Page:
Claim for Unreimbursed Costs of Storing Household Goods

B-201277: Feb 20, 1981

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Shirley Jones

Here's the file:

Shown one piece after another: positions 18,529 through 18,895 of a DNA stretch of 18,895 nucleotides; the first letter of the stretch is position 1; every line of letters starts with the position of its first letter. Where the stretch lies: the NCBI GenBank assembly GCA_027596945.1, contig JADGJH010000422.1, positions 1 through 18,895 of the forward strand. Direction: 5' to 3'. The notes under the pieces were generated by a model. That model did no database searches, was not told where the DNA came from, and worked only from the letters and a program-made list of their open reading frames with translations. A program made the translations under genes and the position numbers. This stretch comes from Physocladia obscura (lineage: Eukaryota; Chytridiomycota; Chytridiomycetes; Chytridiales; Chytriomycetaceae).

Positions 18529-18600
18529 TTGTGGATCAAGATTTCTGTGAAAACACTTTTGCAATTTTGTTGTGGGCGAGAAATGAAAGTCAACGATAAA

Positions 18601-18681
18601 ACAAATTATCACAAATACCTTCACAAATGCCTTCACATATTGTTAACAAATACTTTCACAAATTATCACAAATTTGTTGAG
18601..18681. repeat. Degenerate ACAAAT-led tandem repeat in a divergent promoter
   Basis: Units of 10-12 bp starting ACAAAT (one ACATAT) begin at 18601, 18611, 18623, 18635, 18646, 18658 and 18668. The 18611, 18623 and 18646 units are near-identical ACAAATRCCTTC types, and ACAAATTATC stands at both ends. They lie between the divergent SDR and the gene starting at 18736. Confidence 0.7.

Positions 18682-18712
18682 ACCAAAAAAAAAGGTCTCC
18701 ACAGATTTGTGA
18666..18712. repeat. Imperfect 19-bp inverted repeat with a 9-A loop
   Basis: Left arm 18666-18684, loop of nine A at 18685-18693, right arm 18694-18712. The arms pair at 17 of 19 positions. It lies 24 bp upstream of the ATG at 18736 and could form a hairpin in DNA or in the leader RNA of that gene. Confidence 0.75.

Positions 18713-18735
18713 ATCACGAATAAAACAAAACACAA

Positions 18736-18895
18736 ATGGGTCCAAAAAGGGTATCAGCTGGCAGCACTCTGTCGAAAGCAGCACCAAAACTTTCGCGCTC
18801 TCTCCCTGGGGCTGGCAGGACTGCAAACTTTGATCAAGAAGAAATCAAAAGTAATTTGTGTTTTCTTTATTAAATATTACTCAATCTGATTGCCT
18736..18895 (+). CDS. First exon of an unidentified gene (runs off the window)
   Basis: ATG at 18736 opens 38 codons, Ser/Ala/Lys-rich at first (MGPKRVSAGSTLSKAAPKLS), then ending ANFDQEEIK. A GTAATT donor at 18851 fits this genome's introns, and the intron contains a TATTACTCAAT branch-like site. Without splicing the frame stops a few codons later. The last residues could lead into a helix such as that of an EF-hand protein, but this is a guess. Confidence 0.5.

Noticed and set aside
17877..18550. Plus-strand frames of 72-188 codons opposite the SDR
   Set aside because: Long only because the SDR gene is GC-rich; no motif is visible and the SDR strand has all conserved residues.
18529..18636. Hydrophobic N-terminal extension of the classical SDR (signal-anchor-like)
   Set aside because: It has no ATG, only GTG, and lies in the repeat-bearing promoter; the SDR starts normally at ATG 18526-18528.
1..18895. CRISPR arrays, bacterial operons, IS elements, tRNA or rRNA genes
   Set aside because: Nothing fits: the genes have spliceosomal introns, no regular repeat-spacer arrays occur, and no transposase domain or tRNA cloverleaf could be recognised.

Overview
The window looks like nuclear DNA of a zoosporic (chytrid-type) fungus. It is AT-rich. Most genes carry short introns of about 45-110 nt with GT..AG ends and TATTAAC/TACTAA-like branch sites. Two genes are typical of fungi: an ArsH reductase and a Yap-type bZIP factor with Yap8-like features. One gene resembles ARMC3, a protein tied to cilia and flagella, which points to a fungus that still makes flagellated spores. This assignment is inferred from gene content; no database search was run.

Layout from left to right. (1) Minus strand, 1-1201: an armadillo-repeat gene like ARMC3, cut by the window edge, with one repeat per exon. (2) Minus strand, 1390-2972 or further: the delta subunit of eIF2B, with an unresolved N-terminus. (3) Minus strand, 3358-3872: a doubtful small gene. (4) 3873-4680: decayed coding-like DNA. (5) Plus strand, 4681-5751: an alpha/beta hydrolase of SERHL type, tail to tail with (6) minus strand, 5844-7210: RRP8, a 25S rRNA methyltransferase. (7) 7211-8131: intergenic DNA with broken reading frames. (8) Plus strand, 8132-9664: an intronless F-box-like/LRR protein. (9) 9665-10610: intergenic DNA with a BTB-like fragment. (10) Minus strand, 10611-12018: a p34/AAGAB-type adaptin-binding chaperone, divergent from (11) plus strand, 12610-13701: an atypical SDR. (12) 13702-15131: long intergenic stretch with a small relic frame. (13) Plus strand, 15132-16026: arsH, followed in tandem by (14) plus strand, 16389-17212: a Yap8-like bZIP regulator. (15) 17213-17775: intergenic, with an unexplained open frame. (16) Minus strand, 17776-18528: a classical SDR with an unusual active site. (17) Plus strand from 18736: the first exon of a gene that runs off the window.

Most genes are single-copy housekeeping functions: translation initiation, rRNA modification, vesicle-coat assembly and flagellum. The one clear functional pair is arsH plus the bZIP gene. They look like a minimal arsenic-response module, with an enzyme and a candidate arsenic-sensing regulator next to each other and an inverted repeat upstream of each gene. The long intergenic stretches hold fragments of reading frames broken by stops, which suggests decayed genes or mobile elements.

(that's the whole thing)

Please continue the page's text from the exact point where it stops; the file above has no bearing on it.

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A Government employee filed a claim for the unreimbursed costs of storing his household goods. The claimant's goods remained in storage for 11 months incident to a transfer to the Department of Housing and Urban Development (HUD). HUD paid the storage costs on the goods for 60 days; however, the employee asserted that he was entitled to reimbursement for the additional period of time that his goods were stored. The claimant had attempted to buy a house within the 60-day period, but he was thwarted as a result of discrimination against him and his family by the seller of the house he had planned to buy. The claimant filed a discrimination complaint with HUD and the seller subsequently agreed to sell the house, but the claimant did not take possesion of the house until 10 months after his transfer. Except for a situation not relevant to this case, there is no authority to reimburse an employee for the expense of temporarily storing his household goods in excess of 60 days. The claimant asked that GAO consider the Meritorious Claims Act as a basis for his claim for storage costs. The Act allows submission to Congress of claims which may not be lawfully adjusted by appropriated funds, but which contain such elements of legal liability or equity as to be deserving of the consideration of Congress. There was nothing to indicate that the United States played any role in the difficulties which the claimant encountered in purchasing his house. In the absence of any Government involvement, GAO found no legal or equitable basis for recommending that Congress authorize that the claimant be reimbursed for the costs of storing his goods until he took possession of his house.

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